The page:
8

Paul Strathern states that Kant never actually read David Hume's most celebrated work "A Treatise of Human Nature", although he read and spoke on his work "An Enquiry Concerning Human Understanding". He then goes on and conjectures that had Kant in fact read this specific work, Kant would have realized the inherent flaws of metaphysical systems.

What points from Hume's "Treatise of Human Nature" have bearing on Kant's philosophy in ways that could have changed it?

  • Perhaps I misunderstand the question, but Kant already was a philosopher when he read the Enquiry (in the tradition of Leibniz), which he wrote "awakened" him from his "metaphysical slumbers". And Kant's critical philosophy is explicitly anti-metaphysical, he rejected reasoning about "intelligible entities" as vacuous, and denied that we can have any knowledge of "things in themselves". We also know that Husserl, who did read the Treatise and denied that Kant influenced him "even a little bit", nonetheless ended up with a transcendentalist philosophy very much in Kantian spirit. – Conifold Jun 16 '15 at 18:08
  • @Conifold Thanks for the reply! I should clarify that by "metaphysics" I mean speculation that tries to understand the ultimate nature of reality. This is different from post-Kantian secular metaphysics which might be what we nowadays think of as "traditional". So are you saying Kant was not a metaphysician? But surely Kant is well known for his metaphysical deductions - and they gave centuries of employment to philosophy professors (including Hegel). – M.R. Jun 16 '15 at 18:22
  • Kant is known for his criticism and rejection of traditional metaphysics, the only version that existed in his time. His deductions are either meant to demonstrate contradictions in metaphysics (like antinomies), or are about conditions of possibility of our knowledge, and so are epistemological, not metaphysical. As for philosophers after him they had to make do without metaphysics like Husserl and Carnap, or to reinvent what is meant by metaphysics to escape Kant's critique, like Hegel and Heidegger. See answer. – Conifold Jun 16 '15 at 20:28
  • I found the SEP article on "Kant and Hume on Causality" very helpful. The authors also talk about which of Hume's works Kant might have read and when. – iphigenie Jun 16 '15 at 22:05
  • @Conifold Thanks for helpfully editing the OPs question. I've reworded the last part to avoid what I take to be a problematic ambiguity that was still left. As a result, I've withdrawn my close. – virmaior Jun 18 '15 at 4:32
3

Kant is famous exactly for the breaking with the tradition of metaphysics that preceded him. His point was that all our experience is about phenomena (appearances), and that "ultimate nature of reality" is inaccessible, if it has any meaning at all. That "rational intuition" postulated by previous philosophers, like Descartes and Leibniz, to break out of this limitation was based on misapplying concepts of experience to noumena, entities that can not be objects of any possible experience. He calls "transcendental illusion" taking "a subjective necessity of a connection of our concepts… for an objective necessity in the determination of things in themselves". And he illustrated, in antinomies of pure reason, that such misapplication is not only a category error, but can lead to contradictions. According to Kant, the purpose of philosophy is elucidation of empirical knowledge that we do have, through critical analysis of its sources, not metaphysical speculation about reality, which does not and can not produce any knowledge. See Kant's Critique of Metaphysics.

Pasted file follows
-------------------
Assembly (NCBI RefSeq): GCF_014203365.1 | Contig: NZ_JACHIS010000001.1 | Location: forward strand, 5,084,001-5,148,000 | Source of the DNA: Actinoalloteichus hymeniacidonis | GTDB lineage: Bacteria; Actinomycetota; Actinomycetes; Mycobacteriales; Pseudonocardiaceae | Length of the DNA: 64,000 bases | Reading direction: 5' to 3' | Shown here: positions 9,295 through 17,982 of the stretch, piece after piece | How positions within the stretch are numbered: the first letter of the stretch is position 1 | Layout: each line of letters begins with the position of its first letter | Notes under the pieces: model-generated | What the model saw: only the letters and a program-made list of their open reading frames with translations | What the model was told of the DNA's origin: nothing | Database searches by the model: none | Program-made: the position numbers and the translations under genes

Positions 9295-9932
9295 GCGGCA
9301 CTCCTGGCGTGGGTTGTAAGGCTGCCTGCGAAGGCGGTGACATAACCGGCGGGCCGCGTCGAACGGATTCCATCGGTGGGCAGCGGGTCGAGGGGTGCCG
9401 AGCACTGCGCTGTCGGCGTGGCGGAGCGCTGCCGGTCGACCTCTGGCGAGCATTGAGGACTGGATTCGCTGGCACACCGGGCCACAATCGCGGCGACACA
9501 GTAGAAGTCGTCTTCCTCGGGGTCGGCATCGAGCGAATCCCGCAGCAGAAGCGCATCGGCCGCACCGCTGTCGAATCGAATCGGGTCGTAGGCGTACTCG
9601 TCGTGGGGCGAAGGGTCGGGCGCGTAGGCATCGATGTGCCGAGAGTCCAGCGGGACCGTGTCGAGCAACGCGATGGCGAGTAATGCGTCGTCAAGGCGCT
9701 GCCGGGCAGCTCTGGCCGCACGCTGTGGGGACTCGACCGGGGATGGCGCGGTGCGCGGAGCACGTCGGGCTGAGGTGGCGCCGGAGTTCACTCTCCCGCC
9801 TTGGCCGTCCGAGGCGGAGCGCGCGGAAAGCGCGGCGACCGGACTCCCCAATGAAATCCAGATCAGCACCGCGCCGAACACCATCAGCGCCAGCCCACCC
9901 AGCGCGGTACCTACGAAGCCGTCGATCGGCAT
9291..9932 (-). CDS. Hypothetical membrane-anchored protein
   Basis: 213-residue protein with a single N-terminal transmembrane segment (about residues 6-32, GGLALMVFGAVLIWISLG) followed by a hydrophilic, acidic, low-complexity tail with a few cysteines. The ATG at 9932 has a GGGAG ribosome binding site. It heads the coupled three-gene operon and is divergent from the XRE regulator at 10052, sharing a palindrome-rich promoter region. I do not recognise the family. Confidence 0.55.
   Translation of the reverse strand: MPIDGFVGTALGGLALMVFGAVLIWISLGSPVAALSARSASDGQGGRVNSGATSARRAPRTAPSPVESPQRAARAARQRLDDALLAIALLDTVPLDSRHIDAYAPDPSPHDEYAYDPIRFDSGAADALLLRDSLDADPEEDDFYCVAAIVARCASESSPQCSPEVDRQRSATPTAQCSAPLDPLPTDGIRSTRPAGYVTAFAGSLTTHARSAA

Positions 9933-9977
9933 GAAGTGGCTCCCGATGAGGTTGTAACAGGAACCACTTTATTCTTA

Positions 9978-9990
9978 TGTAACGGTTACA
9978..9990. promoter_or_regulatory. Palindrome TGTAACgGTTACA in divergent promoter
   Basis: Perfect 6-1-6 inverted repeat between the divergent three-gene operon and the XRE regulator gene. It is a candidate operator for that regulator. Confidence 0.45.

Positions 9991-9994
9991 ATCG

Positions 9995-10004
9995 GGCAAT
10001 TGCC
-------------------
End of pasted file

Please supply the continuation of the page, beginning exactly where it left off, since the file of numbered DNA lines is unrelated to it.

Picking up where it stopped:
Kant credited Hume for helping him so see the light, "it was my recollection of David Hume that broke into my dogmatic slumber", and he characterized his critical philosophy as a "Copernican revolution", writing "let us once try whether we do not get farther with the problems of metaphysics by assuming that the objects must conform to our cognition, which would agree better with the requested possibility of an a priori cognition of them, which is to establish something about objects before they are given to us. This would be just like the first thoughts of Copernicus, who, when he did not make good progress in the explanation of the celestial motions if he assumed that the entire celestial host revolves around the observer, tried to see if he might not have greater success if he made the observer revolve and left the stars at rest".